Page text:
Trisha

Tish_Hall's picture

(post #13693, reply #8 of 13)

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Oooo, Trisha,

If you have eight acres and gardening is intense, then PLEASE stay around! The folks here LOVE acreage.

It sounds like the tree guy is a wise investment, if you're working with so much. I've got just a quarter acre and I need a tree guy.

Tish

plantlust_'s picture

(post #13693, reply #9 of 13)

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Another newbie w/acreage!!?!! (wailing and moaning)
Absolutely NOT fair!! (thump, thump, thump)

David_Doud's picture

(post #13693, reply #10 of 13)

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i they spray, trim, etc.

tell us more about what exactly they do - also would like to know about the nature of the damage to the maples and hawthorn - is this something you just noticed? inquiring minds and all that - DOUD

Jeana_'s picture

(post #13693, reply #11 of 13)

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I'm wondering if it's just looking like holes in the trees. Sapsuckers, a type of woodpecker will drill holes in young trees and can girdle them with holes both for the sap and for the insects that the sap attracts. This is really common in dogwoods and young maples. It could be that you just need a tree guy to come out and look at the problem. If that's what it is, hopefully, he'll be upfront and tell you that and save you the cost of spraying and treating for borers. If you have *alot* of holes on a tree and they're mostly in straight lines, then it's a sapsucker. Most borers start down close to the ground and their holes can be hard to find. Sapsuckers can be hard to deter, but at least you won't have to spray any nasty lindane.

Trisha's picture

(post #13693, reply #12 of 13)

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I had no idea i would be envied for acreage. The holes are all throughout the trunk. Tiny little holes 1/8 inch diameter, the bark is flaking off, and the trunk itself appears to be split. I called a customer of mine (I am a chef) he is an urban forester and he will be out on Monday. The general concensus has shifted from boars to maybe the amount of mulch the landscapers used (used landscapers on the trees, they planted 35 3" trunk trees). Out here in Missouri we grow a lot of large rocks, have to use a pick and I don't have enough muscle for the job. Still there has yet to be a determination on the holes. The tree surgeon said that Hawthornes very rarely suffer from boars and if they did it would be an apple boar. Highly unlikely in his opinion. He felt the depth, lack of weeping, and shape of the hole was all wrong. I will let you know what I find out on Monday from the urban forester. I forgot to mention that the trees are all still alive. The tops are in great condition. I don't think this will continue to be the case. I have been noticing this since the early onset of fall, mentioned it to my landscaper and he held onto the wait in see in the spring idea. They are budding but I can't imagine that they are healthy enough to live for any duration of time.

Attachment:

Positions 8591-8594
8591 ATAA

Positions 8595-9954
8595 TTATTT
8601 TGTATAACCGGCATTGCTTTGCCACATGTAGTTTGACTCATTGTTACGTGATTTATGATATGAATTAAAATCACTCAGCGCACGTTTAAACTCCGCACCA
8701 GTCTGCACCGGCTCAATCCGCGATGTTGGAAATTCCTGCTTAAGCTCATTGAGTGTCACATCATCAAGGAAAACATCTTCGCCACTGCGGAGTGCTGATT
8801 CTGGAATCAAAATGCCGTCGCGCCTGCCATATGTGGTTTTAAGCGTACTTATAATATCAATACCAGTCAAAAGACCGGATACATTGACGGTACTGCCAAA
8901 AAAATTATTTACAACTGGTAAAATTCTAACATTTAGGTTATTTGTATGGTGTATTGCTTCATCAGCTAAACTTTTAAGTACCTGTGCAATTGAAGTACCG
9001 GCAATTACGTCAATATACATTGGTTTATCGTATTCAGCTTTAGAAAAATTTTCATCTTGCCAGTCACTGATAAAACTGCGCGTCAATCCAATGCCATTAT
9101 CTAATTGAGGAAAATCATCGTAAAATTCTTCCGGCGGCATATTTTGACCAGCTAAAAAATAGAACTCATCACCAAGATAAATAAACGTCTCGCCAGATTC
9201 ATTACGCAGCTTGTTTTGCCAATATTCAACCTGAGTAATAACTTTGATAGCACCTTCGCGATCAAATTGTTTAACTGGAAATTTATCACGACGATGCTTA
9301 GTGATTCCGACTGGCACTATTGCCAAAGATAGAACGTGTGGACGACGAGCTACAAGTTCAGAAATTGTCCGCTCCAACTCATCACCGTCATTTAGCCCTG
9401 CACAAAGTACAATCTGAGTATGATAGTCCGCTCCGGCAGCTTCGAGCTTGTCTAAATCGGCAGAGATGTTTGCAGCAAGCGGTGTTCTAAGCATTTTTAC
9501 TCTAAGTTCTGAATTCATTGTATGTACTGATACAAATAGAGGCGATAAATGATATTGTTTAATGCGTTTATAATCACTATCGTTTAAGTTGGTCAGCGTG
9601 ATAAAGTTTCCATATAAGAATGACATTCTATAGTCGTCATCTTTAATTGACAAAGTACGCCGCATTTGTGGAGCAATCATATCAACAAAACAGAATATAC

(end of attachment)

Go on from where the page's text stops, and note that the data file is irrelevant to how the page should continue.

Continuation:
Jeana_'s picture

(post #13693, reply #13 of 13)

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The holes are a little small, but other than that, it really does sound like sapsucker damage. Borers' holes are usually pretty unnoticable unless you have a tree that's young enough that it doesn't have hard bark yet. You might try getting a thing piece of flexible wire and seeing if you can stick it in one of the holes, see how far it goes and see if when it come to the end, when you draw it out, you actually have gooey bug stuff on it. A sapsucker just drills past the bark to get the sap flowing while borers bore through the bark and into the living part of the wood. There, they pupate, then (probably in the spring) they emerge as another type of creature (some borers spend their entire lives in their host tree), mate, lay eggs on their host tree, and the cycle starts over again. I really suggest the wire trick. If it goes in more than a cm, then it's got to be borers.